There are also health risks from burning wood covered in mold. The smoke may cause allergic reactions, asthma, and other respiratory issues. 

Closeup of mold and moss growing on an old log

6. Poisonous trees

Some wood contains oils like urushiol that can cause various health complications. Trees, shrubs, and any plant that has poison in its name shouldn’t be burned.

Some examples include poison oak, poison sumac, and poison ivy. Other steer-clear species include the Mexican or Black Elder and the Oleander (aka nerium).

7. Painted wood

If the temperature drops and you don’t have a stash of firewood sorted, don’t resort to leftover painted or stained wood. They probably contain toxic chemicals you don’t want to breathe in.

Old timber with yellow paint peeling off

8. Wood pallets

Wooden pallets are excellent for stacking firewood on as they allow airflow underneath. But they’re not recommended for burning as the chemicals used to treat the timber can be harmful.

If you don’t need pallets for stacking firewood on, consider using them for coffee tables, shoe organizers, or even a bookshelf!

9. Construction materials

Manufactured wood like particle board (aka chipboard) or plywood is toxic and should be taken to a landfill or recycled. These materials contain various chemicals and glues that may cause reactions or produce carcinogenic smoke when thrown into a fire.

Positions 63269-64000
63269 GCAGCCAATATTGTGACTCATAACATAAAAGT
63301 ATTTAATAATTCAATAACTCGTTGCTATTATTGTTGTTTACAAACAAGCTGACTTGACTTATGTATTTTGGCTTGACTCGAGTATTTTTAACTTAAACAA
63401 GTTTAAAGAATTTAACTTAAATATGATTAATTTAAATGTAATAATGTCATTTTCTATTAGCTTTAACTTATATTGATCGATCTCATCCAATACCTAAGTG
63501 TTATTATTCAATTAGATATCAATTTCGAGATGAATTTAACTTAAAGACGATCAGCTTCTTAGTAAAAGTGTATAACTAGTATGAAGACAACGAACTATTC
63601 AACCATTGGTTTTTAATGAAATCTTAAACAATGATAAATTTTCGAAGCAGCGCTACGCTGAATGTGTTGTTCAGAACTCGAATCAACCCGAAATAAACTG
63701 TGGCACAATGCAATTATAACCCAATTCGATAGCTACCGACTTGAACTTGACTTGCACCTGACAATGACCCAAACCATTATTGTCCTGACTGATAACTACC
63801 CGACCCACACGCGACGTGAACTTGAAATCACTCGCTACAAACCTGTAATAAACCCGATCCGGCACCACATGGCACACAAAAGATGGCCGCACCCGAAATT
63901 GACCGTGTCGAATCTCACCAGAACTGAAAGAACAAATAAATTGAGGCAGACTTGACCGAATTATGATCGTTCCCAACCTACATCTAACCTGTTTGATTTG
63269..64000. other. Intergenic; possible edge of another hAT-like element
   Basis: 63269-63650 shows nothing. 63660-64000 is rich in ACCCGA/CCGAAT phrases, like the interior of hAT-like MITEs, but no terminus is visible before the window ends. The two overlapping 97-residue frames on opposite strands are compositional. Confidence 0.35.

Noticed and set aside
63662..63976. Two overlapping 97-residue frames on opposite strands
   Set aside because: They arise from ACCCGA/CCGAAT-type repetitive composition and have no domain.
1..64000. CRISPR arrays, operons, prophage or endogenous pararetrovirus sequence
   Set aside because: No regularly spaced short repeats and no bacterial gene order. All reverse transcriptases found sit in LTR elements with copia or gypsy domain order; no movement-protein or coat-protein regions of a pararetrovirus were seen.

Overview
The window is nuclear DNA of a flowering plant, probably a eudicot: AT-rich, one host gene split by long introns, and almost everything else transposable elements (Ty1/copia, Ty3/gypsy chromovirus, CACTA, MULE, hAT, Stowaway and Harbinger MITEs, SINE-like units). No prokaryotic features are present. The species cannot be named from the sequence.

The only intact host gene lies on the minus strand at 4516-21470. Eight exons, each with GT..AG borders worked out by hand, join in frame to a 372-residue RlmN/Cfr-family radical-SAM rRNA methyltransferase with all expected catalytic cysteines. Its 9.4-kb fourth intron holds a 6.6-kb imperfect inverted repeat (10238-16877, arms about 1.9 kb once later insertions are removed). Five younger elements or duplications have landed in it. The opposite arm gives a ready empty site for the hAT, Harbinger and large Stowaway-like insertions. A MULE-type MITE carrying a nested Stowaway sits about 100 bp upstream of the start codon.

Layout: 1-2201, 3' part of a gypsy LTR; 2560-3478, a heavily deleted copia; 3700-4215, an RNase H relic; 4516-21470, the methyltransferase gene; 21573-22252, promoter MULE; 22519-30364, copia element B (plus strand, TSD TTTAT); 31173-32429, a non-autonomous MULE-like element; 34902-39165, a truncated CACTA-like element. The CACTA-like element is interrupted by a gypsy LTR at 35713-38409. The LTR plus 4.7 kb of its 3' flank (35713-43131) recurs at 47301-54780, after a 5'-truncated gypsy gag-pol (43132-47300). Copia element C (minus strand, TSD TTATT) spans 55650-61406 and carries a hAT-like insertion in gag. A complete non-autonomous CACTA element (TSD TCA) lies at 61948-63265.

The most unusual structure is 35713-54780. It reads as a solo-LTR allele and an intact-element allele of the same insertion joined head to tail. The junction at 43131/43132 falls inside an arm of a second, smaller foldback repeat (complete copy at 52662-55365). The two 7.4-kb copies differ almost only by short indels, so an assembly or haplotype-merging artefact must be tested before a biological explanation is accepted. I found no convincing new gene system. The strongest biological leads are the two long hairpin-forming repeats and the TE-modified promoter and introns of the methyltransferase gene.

Plywood offcuts in a pile

10. Pressure-treated lumber

Wood that’s been pressure treated contains preservatives to ward off insects and rot. It isn’t meant for burning and will produce noxious fumes. Instead, use this lumber for other projects or toss it into landfill.

11. Christmas trees

While it’s often not a problem to burn softwoods like pine, remember that Xmas trees haven’t been seasoned. They’re loaded with sap and resin, so you’ll get a smoky fire and a lot of creosote.  

What non-wood materials should stay out of the fire?

  • Trash: Unwanted rubbish gives off foul smells as it burns and can release unhealthy chemical emissions. This includes food scraps, wrappers, juice cartons, and cereal boxes.
  • Plastic: Burning plastic is terrible for the environment, releasing unpleasant black smoke and hazardous fumes. It also makes a mess of your fireplace.
  • Cardboard: Besides the toxicity of burning cardboard, pieces can float out from the fireplace and create a much bigger, unwanted fire.
  • Magazines: Used reading material contains ink that isn’t meant for burning. Try to give your used mags to a library or local small business.
  • Styrofoam: Used everywhere in packaging, styrofoam doesn’t burn well and releases black sooty smoke that is highly unpleasant.
  • Clothing: Materials used to make clothes will stink as they burn and line your chimney with creosote.
  • Coal: If you’ve got a wood-burning stove, then avoid coal. It burns much hotter than firewood and can damage the stove.
  • Accelerants: Don’t be tempted to start the fire quicker with the help of kerosene or gasoline. They are highly flammable, and the flare-ups could start an unwanted fire or cause burns.